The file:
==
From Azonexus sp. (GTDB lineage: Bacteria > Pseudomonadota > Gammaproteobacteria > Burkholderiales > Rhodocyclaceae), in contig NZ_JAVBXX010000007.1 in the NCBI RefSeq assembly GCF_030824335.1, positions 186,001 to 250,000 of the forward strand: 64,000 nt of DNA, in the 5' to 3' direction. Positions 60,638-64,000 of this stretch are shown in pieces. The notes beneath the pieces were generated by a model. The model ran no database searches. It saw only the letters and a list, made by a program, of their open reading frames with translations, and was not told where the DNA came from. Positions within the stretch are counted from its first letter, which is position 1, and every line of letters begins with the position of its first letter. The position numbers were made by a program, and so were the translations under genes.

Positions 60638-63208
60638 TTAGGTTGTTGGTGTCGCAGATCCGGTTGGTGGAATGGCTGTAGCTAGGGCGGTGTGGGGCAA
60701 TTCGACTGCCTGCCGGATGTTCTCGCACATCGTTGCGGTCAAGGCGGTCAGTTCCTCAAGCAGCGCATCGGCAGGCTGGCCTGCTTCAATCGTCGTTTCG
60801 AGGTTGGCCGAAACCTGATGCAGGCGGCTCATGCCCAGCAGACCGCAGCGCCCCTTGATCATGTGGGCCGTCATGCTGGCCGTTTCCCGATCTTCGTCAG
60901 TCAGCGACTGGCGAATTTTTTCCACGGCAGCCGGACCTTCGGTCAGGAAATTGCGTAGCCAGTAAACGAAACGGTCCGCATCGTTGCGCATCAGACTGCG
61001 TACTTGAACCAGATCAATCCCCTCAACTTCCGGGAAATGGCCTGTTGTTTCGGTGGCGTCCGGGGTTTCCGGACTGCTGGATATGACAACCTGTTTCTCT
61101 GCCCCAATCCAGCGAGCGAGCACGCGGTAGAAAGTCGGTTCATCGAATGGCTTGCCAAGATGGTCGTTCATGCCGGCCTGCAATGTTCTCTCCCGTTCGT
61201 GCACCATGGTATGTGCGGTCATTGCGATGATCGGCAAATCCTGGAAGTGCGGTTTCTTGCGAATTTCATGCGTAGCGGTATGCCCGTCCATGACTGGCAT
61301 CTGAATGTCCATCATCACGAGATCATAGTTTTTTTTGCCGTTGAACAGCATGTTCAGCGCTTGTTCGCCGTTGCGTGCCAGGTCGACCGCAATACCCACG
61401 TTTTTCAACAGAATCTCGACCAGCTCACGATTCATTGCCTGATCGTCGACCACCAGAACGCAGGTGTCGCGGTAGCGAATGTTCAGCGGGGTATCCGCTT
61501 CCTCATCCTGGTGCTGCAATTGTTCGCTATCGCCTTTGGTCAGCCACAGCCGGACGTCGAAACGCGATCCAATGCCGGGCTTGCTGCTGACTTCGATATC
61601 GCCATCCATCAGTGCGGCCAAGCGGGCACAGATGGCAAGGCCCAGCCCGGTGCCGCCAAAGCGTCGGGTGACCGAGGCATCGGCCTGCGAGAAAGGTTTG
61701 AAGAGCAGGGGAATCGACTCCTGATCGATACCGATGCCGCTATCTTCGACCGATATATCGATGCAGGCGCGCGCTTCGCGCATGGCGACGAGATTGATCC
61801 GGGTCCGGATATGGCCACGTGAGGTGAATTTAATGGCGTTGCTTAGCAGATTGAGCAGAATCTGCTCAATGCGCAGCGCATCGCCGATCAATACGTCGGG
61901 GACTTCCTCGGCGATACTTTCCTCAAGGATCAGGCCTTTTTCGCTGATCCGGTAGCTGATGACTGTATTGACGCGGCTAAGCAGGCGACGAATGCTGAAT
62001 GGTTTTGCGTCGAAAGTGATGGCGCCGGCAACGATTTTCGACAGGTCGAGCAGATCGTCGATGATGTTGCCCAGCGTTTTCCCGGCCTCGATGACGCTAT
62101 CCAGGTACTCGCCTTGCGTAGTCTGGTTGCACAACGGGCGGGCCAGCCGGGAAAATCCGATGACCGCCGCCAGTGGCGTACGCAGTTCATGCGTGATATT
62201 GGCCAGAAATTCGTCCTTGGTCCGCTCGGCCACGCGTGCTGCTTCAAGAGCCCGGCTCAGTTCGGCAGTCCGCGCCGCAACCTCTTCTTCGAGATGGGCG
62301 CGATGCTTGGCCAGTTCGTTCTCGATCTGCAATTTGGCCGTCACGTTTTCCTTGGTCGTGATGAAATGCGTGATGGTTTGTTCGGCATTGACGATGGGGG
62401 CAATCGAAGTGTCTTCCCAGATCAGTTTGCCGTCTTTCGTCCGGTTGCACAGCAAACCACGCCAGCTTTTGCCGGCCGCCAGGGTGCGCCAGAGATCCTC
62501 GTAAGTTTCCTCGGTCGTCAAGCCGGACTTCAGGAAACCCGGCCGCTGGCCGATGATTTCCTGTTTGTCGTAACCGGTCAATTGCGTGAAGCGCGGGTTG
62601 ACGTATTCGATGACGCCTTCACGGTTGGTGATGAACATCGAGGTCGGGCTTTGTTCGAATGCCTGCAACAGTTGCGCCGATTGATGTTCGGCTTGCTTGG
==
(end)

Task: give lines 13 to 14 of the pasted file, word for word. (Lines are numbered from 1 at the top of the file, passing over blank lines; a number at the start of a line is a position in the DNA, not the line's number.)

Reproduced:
61601 GCCATCCATCAGTGCGGCCAAGCGGGCACAGATGGCAAGGCCCAGCCCGGTGCCGCCAAAGCGTCGGGTGACCGAGGCATCGGCCTGCGAGAAAGGTTTG
61701 AAGAGCAGGGGAATCGACTCCTGATCGATACCGATGCCGCTATCTTCGACCGATATATCGATGCAGGCGCGCGCTTCGCGCATGGCGACGAGATTGATCC